At this point of Bergeron’s career, we’re out of superlatives to describe him. He’s the hockey student of the game’s idol- a player who simply does everything right, all day, every day. Some folks are drawn to the sizzle that so many super talents of hockey provide with their speed, pace and skill- you absolutely need those guys. And, the players who rack up oodles of points are always going to get more positive attention than those with middle-of-the-pack numbers. Here’s the rub, though-  those who have careers with skin in the game- whose job security depends on being on the right side of the win-loss column- Bergeron is an inspiration. The Bruins may not have multiple Stanley Cup championships to show for it, but since Bergeron joined the club as a precocious 18-year-old rookie in 2003, it has been a prosperous era for the team despite setbacks and disappointments along the way.

It’s hard to believe because there were other players who popped offensively earlier in their careers, but Bergeron has quietly and steadily climbed to be the third-highest scorer in the storied 2003 NHL Entry Draft class, behind only Eric Staal and Ryan Getzlaf with his 769 career points in 989 games. He’s tied with Thomas Vanek (who will play his 1,000th NHL game on Jan. 4), but Vanek’s days of high production are over- Bergeron will blow by him and establish himself solidly in 3rd behind Staal and Getzlaf. What’s important about this is that offense has never really been the thing that has defined Bergeron’s Hall of Fame career, but he’s proven that the consistent approach of 50-60 points year after year, has helped to propel him to the top of one of the greatest collective draft groups in NHL history. He should have gone over 1,000 NHL games played about 2-3 years ago and would be closing in on 1,000 career points and might be the No. 1 scorer of the 2003 draftees had it not been for 1.5 years of  lockouts and almost 2 full seasons lost to injuries of various types. But even with all the missed time, Bergeron’s impact on the Bruins and the game of hockey cannot be undersold. He is the greatest defensive forward in NHL history. No disrespect to Canadiens great Bob Gainey, who inspired the very Frank J. Selke Trophy which rewards two-way excellence up front, but Bergeron hasn’t benefited from a dynastic machine that the Habs were in the 1970’s, and the offensive production isn’t close.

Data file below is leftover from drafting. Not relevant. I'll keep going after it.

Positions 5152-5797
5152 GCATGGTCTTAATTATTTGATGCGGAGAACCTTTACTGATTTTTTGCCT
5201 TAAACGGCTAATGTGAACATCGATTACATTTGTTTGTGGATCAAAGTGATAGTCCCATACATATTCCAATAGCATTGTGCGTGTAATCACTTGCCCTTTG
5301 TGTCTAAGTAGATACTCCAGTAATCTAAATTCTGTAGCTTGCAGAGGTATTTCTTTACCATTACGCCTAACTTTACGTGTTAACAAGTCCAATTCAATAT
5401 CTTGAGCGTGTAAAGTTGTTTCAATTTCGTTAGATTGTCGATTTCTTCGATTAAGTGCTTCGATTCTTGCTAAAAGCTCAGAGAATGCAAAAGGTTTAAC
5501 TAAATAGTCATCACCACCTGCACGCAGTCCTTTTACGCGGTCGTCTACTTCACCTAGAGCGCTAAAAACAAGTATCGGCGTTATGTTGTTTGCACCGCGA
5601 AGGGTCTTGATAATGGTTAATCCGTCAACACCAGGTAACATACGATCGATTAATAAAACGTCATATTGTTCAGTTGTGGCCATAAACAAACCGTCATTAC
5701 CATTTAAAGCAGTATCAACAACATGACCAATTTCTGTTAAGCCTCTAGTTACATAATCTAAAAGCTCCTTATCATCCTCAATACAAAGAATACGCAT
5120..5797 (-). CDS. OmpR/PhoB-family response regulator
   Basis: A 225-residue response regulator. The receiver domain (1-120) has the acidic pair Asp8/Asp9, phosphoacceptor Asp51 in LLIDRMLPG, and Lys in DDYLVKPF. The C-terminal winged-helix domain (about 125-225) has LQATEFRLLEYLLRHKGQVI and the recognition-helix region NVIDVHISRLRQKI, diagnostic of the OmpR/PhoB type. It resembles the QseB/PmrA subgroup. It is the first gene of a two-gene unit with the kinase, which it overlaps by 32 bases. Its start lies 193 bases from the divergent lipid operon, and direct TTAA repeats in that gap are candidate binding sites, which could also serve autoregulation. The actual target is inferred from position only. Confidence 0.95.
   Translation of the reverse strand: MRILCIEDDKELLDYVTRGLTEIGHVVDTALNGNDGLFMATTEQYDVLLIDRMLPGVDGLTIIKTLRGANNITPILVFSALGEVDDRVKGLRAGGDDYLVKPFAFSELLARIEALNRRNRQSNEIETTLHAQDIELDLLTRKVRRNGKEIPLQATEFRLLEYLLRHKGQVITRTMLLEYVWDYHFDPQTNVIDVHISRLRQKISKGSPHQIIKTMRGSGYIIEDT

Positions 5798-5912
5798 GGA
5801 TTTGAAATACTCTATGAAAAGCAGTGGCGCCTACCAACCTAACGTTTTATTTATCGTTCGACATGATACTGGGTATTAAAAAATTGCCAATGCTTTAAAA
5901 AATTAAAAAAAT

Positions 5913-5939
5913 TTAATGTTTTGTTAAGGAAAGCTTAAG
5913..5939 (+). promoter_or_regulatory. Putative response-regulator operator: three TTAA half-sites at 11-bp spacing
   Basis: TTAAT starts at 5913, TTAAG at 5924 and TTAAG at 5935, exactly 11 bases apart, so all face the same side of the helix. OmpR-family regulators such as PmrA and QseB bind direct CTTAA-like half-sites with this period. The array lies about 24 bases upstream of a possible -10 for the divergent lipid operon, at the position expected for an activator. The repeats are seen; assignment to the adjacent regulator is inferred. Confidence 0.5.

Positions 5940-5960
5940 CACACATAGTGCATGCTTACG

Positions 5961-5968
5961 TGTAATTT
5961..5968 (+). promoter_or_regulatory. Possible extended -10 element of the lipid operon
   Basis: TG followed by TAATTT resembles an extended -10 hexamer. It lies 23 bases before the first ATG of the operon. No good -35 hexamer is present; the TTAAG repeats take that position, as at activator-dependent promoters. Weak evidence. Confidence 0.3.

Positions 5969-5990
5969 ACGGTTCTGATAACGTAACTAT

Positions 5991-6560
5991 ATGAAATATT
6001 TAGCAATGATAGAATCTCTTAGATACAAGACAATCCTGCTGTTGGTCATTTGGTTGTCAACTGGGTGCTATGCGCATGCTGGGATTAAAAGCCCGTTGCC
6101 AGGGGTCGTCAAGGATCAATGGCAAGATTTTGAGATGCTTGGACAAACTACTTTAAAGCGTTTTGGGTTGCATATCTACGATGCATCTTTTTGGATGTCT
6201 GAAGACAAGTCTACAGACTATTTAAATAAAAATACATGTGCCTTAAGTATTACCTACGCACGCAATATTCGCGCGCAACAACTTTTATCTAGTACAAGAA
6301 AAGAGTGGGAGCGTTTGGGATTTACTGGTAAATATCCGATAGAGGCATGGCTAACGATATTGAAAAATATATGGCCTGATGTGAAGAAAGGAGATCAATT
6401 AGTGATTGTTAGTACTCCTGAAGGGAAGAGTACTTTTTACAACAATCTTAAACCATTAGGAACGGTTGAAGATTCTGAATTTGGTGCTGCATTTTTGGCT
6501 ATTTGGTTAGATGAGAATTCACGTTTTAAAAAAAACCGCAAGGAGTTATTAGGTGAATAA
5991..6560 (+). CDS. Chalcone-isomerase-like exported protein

Simply put- No. 37 is the best there ever was, and he’s inspired a generation of players who want to do things the right way and focus on the habits and details that are lost on so many who can only really focus on the flashy stuff that makes the game so great. There’s room for it all of course, but if I’m in a 1-game knife fight for my hockey life, there’s one guy I’d sell my soul for to have in my lineup: Patrice Bergeron.

Brad Marchand is heating up at the right time. We of course love what David Pastrnak is doing, but the driving engine of Boston’s offense is the Lil’ Ball of Hate, and when he’s finding the back of the net, the wins are plentiful. He generated multiple scoring chances and in the waning seconds, hit the empty net- notching his 42nd point of the season to quietly move closer to Pastrnak’s team-leading 50 points.

Just like Bergeron, both of these forwards embody the luck of the NHL draft- had anyone known what kind of an impact they would have, you’d have seen them go off the board with the 1st or 2nd overall selections in their respective years, and yet, they both essentially fell into Boston’s lap. In a time where fans spend more time kvetching about who the team missed on, it’s sometimes nice to be reminded that the B’s scouting staff, long under the guiding hand of veteran talent chief Scott Bradley and Ryan Nadeau’s vision and leadership, has had some tremendous bargain finds over the years. And we haven’t even gotten into Charlie McAvoy, Anders Bjork, Jack Studnicka and Jakub Lauko yet.